It just wouldn’t have been right to buy a brand new copy. Therefore my collection spans a true 30 years now.

If you haven’t read any Fighting Fantasy books, try them. And remember. YOU are the hero. Blood of the Zombies (with my name in it hehe) – OUT NOW !

Sunday, 5 August 2012

The Olympic Torch Relay, the photography of Nick Turpin

I have to say, like many people, I’ve been slightly ambivalent to some aspects of the build up to the Olympics. But I should really caveat that opening statement!

1) The idea of a torch relay, bringing the sacred flame from Greece to the city hosting the games is of course an evocative one. And if we can take it to as many places in the UK as a build up to the opening ceremony, then this is of course fantastic. It makes it inclusive and will touch a lot more people than those lucky enough to have a ticket to an event.

2) I’m a big Olympics fan, always have been. The ideals of it, the concept of it being revived from that ancient games meeting, when a truce was called, suspending all wars to allow competitors to travel safely to Olympia, to compete for their city state. And in the modern era, the fact that athletes would trade all of their championships for one Olympic gold medal. It means so much to fans and athletes.

So my “issue”, although that’s probably too strong a word for it, was that the BBC were really milking the build up!

A secondary issue for me was that although there were plenty of worthy torch bearers, including local community heroes in each area, there also seemed to be a smattering of vacuous celeb’s muscling in, which was frankly, unnecessary and probably slightly bewildering to the locals who’d lined the streets to watch the torch being held aloft (For the avoidance of doubt Bruce Forsyth is awesome and not vacuous, but I’m disappointed he did his stint in Chelsea and not in Edmonton where he grew up!).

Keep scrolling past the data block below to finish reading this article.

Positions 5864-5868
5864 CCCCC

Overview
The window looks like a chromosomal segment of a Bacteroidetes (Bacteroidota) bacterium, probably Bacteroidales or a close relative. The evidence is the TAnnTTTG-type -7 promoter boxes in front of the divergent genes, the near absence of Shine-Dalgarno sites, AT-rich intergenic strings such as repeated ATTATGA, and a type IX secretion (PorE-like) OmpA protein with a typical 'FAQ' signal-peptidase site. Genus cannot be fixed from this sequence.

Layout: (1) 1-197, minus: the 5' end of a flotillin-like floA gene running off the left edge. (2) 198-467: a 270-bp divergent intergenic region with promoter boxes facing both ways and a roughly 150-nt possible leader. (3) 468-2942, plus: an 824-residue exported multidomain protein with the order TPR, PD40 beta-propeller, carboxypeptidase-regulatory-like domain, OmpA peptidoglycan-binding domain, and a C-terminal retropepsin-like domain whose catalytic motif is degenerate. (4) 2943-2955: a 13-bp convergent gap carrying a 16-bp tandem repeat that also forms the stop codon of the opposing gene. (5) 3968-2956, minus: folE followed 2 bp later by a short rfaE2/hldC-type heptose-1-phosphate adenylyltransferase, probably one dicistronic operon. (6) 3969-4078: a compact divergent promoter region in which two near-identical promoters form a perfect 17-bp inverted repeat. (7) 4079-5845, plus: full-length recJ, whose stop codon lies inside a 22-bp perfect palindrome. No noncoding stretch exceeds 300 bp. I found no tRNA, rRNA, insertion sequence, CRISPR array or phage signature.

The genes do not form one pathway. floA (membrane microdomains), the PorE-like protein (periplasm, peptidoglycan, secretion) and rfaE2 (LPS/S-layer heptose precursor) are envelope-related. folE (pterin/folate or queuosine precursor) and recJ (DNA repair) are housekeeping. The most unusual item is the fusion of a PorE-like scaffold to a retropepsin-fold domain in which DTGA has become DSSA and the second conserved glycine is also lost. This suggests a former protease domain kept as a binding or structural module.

Which brings me onto the work of Nick Turpin. A few days ago an old school friend Cos approached me about checking out Nick’s work. Nick’s a street photographer who has been working with Nature Valley UK (one of the Olympic Sponsors) in taking photographs as the torch has made its way around Britain.

What I really love about Nick’s work is that he is interested in people. There is a warmth in his work, which goes beyond capturing the main event, i.e, the torch and torch bearers.